Philadelphia’s drug-overdose deaths are sharply increasing due to mixtures of cocaine and the synthetic-opioid fentanyl as the painkiller rapidly invades drug supplies.
The number of cocaine samples the Drug Enforcement Administration tested that came up for fentanyl spiked by 112 percent between 2016 and 2017, alarming city-health officials. Officials say the influx of fentanyl, a substance roughly 50-to-100 times more powerful than morphine, is expanding the opioid epidemic’s reach to drugs more widely used socially in the population, according to Philly.com.
Philadelphia lost 280 residents to drug overdoses involving cocaine and opioids in 2016, with more than half the cases involving fentanyl. The Philadelphia medical examiner says deaths linked to cocaine and opioids already claimed 262 residents by June of 2017, and 85 percent were fueled by fentanyl.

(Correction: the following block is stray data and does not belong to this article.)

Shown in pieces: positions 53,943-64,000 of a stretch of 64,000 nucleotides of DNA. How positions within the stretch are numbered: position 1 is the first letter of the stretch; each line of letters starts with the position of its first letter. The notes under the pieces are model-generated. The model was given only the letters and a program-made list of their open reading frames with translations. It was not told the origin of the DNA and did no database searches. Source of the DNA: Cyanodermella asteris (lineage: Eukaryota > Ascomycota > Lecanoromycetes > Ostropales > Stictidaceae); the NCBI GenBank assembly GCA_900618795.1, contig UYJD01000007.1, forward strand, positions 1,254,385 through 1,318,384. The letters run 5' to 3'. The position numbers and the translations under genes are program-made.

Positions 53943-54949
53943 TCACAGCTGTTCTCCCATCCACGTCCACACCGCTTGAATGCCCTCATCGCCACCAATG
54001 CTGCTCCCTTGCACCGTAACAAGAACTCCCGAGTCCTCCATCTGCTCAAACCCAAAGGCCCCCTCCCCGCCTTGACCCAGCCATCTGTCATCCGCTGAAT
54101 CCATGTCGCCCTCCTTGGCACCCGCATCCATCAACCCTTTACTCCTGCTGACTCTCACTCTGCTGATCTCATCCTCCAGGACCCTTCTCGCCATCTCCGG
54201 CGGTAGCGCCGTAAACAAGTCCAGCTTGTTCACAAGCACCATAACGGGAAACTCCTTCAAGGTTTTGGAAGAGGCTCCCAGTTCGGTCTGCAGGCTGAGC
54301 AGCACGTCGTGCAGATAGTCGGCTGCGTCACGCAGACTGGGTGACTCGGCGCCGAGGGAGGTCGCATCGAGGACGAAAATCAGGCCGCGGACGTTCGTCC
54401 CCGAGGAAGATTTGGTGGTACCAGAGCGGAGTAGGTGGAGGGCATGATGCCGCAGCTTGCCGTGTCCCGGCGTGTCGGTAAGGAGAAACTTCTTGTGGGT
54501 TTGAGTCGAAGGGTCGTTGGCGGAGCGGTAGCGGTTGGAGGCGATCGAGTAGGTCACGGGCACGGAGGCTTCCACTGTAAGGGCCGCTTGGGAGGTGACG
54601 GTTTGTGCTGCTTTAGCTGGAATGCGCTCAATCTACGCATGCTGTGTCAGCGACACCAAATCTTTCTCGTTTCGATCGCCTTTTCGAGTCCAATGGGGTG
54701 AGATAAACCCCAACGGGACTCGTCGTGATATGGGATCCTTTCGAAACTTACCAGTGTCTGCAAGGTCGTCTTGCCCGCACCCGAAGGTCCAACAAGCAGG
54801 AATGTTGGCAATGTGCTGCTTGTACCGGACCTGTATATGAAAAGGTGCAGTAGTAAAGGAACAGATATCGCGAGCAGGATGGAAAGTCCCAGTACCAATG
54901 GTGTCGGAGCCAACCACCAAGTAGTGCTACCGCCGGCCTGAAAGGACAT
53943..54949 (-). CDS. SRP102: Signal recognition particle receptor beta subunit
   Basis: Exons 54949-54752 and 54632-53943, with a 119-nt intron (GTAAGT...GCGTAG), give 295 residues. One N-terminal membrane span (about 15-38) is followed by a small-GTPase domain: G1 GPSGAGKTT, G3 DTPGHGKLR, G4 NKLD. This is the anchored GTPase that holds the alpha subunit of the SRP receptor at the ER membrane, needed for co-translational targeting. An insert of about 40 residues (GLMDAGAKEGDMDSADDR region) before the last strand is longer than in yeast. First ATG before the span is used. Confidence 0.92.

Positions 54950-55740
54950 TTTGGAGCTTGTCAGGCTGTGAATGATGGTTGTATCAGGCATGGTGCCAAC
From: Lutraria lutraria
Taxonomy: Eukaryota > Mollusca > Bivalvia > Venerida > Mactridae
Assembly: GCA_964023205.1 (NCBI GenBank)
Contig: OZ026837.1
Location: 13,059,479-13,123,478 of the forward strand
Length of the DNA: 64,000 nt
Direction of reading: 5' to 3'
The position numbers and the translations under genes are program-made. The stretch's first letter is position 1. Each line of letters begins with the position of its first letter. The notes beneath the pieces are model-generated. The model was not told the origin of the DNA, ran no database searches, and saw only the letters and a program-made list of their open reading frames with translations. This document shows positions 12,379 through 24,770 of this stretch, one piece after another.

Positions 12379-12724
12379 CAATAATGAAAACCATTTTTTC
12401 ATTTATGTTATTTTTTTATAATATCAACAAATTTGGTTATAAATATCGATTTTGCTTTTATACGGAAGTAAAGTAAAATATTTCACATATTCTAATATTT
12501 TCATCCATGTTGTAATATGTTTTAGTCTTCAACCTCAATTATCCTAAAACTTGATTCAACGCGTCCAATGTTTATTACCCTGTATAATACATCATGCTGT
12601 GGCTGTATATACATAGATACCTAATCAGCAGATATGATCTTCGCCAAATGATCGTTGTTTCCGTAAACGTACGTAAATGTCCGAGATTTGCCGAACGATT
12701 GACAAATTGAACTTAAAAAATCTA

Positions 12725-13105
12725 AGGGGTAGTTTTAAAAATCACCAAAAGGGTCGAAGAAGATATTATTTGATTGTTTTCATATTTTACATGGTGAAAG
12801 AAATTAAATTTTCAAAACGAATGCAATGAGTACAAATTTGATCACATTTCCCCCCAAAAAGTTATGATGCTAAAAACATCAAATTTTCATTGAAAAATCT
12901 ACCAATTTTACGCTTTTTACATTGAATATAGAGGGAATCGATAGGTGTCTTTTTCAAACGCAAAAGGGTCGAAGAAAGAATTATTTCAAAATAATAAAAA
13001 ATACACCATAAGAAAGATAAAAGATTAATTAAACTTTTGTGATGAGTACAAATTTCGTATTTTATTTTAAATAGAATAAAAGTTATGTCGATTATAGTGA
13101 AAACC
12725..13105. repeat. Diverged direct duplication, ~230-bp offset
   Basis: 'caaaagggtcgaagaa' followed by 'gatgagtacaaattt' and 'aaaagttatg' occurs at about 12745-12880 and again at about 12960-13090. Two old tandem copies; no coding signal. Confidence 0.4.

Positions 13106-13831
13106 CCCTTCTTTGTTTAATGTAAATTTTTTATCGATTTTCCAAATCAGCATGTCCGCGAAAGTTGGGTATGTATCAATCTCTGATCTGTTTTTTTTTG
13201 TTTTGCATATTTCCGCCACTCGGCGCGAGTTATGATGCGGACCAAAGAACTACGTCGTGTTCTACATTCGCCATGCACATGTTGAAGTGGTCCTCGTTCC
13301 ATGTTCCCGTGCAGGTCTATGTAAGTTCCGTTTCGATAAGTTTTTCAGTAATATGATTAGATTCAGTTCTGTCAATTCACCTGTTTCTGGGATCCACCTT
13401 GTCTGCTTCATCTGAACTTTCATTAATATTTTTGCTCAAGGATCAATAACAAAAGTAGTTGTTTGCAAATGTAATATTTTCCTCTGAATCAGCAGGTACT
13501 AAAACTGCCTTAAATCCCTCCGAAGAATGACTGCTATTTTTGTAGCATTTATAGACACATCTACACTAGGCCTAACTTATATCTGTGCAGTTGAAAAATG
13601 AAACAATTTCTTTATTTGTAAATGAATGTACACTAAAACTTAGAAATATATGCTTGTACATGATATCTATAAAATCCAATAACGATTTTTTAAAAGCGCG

“As we see this expansion of fentanyl and fentanyl analogs into the drug supply, the universe of people who might be at risk is much broader,” Christopher Jones, director of the National Mental Health and Substance Abuse Police Laboratory at the Substance Abuse and Mental Health Services Administration, told Philly.com. “That’s why you see the really significant spikes in overdose deaths since 2015.”
Fentanyl overtook heroin as the U.S.’s deadliest substance in 2016, claiming 19,413 lives, according to the Centers for Disease Control and Prevention.
The CDC estimates cocaine-overdose deaths increased from roughly 4,000 in 2009 to more than 6,700 in 2015. Officials predict cocaine-overdose deaths are about to explode in 2017 to nearly 11,000. Deputy Attorney General Rod Rosenstein previously warned it takes only 2 milligrams of fentanyl, “the equivalent of a few grains of table salt,” to cause a fatal overdose.
Nationally, drug overdoses are the leading cause of accidental death for Americans under age 50, killing more than 64,000 people in 2016.
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